Tuesday, September 9, 2014

Building Your Speaking Confidence

Q: Have you ever stood up in front of an audience, only to find that your palms are cold and clammy, your breath has escaped you, and you can’t even remember what you will be talking about?

What you may not know is that everyone experiences this at some point in his or her public speaking development. People report all kinds of anxiety: “quavering voice, shaky hands, changes in body temperature, itchy skin, dry mouth, the mind going blank, increased heart rate, shortness of breath, increased rate of speech, trembling legs, sweaty palms, or cold hands and feet” (Coopman & Lull, 2012, p. 25). Fortunately, much work has been done on speaking anxiety, and many useful strategies have been developed to address this issue.  Below you will find three techniques for reducing public speaking anxiety and building your speaking confidence.

•    Relaxation techniques- diaphragmatic breathing and meditation breathing. These types of breathing focus on helping the body to relax from the inside out. We already know that simply taking a single deep breath can change our perspective on something that is momentarily frustrating; what we need to remember is that deep meditative breathing can also do this on a more lasting basis.

Try it at home: Coopman and Lull (2012) suggest, “Sit or stand with your feet flat on the floor, shoulder-width apart. With your hands just below your rib cage, breath in with an exaggerated yawn while pushing your abdomen out. Exhale slowly and gently, letting your abdomen relax inward” (p. 29). Do this for five or ten minutes on the morning of your speaking event, then focus on breathing throughout the day and during your actual speech.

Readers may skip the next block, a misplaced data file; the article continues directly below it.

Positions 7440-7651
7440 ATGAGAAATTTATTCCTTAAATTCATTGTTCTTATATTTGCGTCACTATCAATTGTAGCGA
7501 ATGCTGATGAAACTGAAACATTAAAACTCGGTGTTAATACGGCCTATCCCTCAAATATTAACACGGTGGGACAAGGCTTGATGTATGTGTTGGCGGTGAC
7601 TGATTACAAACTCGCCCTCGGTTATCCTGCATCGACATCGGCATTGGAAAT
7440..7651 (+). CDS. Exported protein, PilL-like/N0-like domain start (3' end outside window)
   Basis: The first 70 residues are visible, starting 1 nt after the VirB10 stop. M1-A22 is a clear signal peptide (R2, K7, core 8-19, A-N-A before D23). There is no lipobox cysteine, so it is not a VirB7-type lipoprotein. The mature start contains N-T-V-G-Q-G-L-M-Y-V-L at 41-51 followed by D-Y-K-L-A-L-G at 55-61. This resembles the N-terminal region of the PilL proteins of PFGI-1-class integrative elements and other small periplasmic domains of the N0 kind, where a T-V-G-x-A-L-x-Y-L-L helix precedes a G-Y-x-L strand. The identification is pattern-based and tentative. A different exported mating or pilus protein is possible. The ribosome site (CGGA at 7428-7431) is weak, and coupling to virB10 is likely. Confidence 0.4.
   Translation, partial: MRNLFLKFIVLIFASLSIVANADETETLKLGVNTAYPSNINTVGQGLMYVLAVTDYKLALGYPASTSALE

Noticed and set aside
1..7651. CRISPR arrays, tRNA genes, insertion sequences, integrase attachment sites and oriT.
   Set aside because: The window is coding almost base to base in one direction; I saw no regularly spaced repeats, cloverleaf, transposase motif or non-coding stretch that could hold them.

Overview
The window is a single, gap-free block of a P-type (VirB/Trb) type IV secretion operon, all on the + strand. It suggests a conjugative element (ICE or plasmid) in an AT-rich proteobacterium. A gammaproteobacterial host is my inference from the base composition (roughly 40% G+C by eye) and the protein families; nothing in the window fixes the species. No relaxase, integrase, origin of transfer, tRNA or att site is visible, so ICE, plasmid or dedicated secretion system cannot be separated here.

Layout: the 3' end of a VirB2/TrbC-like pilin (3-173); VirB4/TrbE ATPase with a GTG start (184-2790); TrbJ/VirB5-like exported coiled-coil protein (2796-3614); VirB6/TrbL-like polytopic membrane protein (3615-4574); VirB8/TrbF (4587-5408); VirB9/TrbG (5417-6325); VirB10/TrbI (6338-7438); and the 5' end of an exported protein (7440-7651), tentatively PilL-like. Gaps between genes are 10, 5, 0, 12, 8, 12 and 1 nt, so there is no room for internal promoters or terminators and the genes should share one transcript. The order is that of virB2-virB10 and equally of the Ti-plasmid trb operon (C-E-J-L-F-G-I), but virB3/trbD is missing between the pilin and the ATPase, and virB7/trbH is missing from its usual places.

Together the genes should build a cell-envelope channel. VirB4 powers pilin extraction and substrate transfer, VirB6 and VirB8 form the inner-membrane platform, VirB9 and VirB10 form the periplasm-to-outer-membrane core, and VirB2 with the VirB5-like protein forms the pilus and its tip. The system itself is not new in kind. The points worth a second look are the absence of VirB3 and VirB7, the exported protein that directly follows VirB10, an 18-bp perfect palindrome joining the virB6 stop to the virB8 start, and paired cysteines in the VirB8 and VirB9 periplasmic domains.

•    Relabeling- rethinking or relabeling the physical and mental reactions that we experience in response to speaking anxiety. Some of us are familiar with this already and do this as a part of our normal routine. This may mean simply monitoring your thoughts, selecting for the negative thoughts, and then reframing them in your mind.

Try it at home: Coopman and Lull (2012) suggest, “Say to yourself, ‘I’m really excited about giving this speech!’ rather than, ‘I’m so nervous about giving this speech’. Your anxiety won’t magically disappear, but relabeling puts your response to public speaking in a positive light and can increase your ability to manage your anxiety” (p. 30).

•    Visualization- success via imagination. Remember when we were kids, and all we had to do was imagine we were in a far off fantasyland… then voilĂ ; play time became an exciting and fulfilling dream world. Okay, maybe that’s a bit flowery, but can’t we all relate to dreaming of success? Well, this is the key to visualization. Picture things going right rather than wrong, and you might be surprised how things seem to fall into place as they happen in real time.

Try it at home: The morning of your speech, find somewhere quiet and sit or lay in a comfortable position. Once you are calm and have focused your attention on your breathing, begin the visualization process. Visualize the entire speaking process going perfectly; from the moment you step up to the podium, to the moments in between, to the moment you conclude. Note: “keep your visualization positive yet plausible” (Coopman & Lull, 2012, p. 31). In other words, imagine things going right, but keep in mind that right doesn’t necessarily mean perfect. Imagine only what you are capable of, what the situation is capable of; this will keep you from getting down on yourself if you don’t meet your own unreasonably high expectations. Remember: You are enough, You do enough, You have enough.

Coopman, S., & Lull, J. (2011). Public speaking: The evolving art (2nd ed.). Boston, Mass.: Cengage Learning.

Sarah Minnich is the Public Speaking GA for Anderson School of Management and can be contacted here.

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